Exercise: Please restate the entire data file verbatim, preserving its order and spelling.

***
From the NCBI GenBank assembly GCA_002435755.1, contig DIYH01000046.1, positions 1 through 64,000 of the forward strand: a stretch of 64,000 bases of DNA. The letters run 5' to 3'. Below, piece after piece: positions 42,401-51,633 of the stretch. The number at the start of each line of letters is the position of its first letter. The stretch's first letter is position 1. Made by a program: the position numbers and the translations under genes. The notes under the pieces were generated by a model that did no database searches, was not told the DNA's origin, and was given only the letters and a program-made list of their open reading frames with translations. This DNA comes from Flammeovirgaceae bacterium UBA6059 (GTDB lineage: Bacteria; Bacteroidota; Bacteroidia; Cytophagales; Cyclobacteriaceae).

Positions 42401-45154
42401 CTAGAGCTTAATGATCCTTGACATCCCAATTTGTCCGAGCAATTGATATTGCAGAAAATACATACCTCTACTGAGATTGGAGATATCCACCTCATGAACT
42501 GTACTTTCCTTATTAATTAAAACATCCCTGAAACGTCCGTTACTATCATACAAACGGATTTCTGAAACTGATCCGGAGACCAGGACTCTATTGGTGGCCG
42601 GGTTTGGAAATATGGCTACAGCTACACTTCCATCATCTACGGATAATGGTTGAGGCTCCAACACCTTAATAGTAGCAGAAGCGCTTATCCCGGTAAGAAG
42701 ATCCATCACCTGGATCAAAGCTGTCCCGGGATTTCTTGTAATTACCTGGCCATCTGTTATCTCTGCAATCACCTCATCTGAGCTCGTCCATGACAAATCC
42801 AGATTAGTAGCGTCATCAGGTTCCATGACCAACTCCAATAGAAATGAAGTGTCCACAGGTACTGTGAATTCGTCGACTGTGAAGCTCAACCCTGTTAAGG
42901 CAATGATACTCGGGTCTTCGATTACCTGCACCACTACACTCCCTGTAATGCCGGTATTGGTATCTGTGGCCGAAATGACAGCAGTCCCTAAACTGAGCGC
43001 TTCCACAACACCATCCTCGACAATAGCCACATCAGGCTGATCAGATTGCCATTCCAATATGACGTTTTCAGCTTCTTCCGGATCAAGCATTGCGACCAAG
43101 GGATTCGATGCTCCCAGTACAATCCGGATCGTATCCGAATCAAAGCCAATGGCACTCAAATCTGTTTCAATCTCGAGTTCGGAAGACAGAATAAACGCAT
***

From the NCBI GenBank assembly GCA_002435755.1, contig DIYH01000046.1, positions 1 through 64,000 of the forward strand: a stretch of 64,000 bases of DNA. The letters run 5' to 3'. Below, piece after piece: positions 42,401-51,633 of the stretch. The number at the start of each line of letters is the position of its first letter. The stretch's first letter is position 1. Made by a program: the position numbers and the translations under genes. The notes under the pieces were generated by a model that did no database searches, was not told the DNA's origin, and was given only the letters and a program-made list of their open reading frames with translations. This DNA comes from Flammeovirgaceae bacterium UBA6059 (GTDB lineage: Bacteria; Bacteroidota; Bacteroidia; Cytophagales; Cyclobacteriaceae).

Positions 42401-45154
42401 CTAGAGCTTAATGATCCTTGACATCCCAATTTGTCCGAGCAATTGATATTGCAGAAAATACATACCTCTACTGAGATTGGAGATATCCACCTCATGAACT
42501 GTACTTTCCTTATTAATTAAAACATCCCTGAAACGTCCGTTACTATCATACAAACGGATTTCTGAAACTGATCCGGAGACCAGGACTCTATTGGTGGCCG
42601 GGTTTGGAAATATGGCTACAGCTACACTTCCATCATCTACGGATAATGGTTGAGGCTCCAACACCTTAATAGTAGCAGAAGCGCTTATCCCGGTAAGAAG
42701 ATCCATCACCTGGATCAAAGCTGTCCCGGGATTTCTTGTAATTACCTGGCCATCTGTTATCTCTGCAATCACCTCATCTGAGCTCGTCCATGACAAATCC
42801 AGATTAGTAGCGTCATCAGGTTCCATGACCAACTCCAATAGAAATGAAGTGTCCACAGGTACTGTGAATTCGTCGACTGTGAAGCTCAACCCTGTTAAGG
42901 CAATGATACTCGGGTCTTCGATTACCTGCACCACTACACTCCCTGTAATGCCGGTATTGGTATCTGTGGCCGAAATGACAGCAGTCCCTAAACTGAGCGC
43001 TTCCACAACACCATCCTCGACAATAGCCACATCAGGCTGATCAGATTGCCATTCCAATATGACGTTTTCAGCTTCTTCCGGATCAAGCATTGCGACCAAG
43101 GGATTCGATGCTCCCAGTACAATCCGGATCGTATCCGAATCAAAGCCAATGGCACTCAAATCTGTTTCAATCTCGAGTTCGGAAGACAGAATAAACGCAT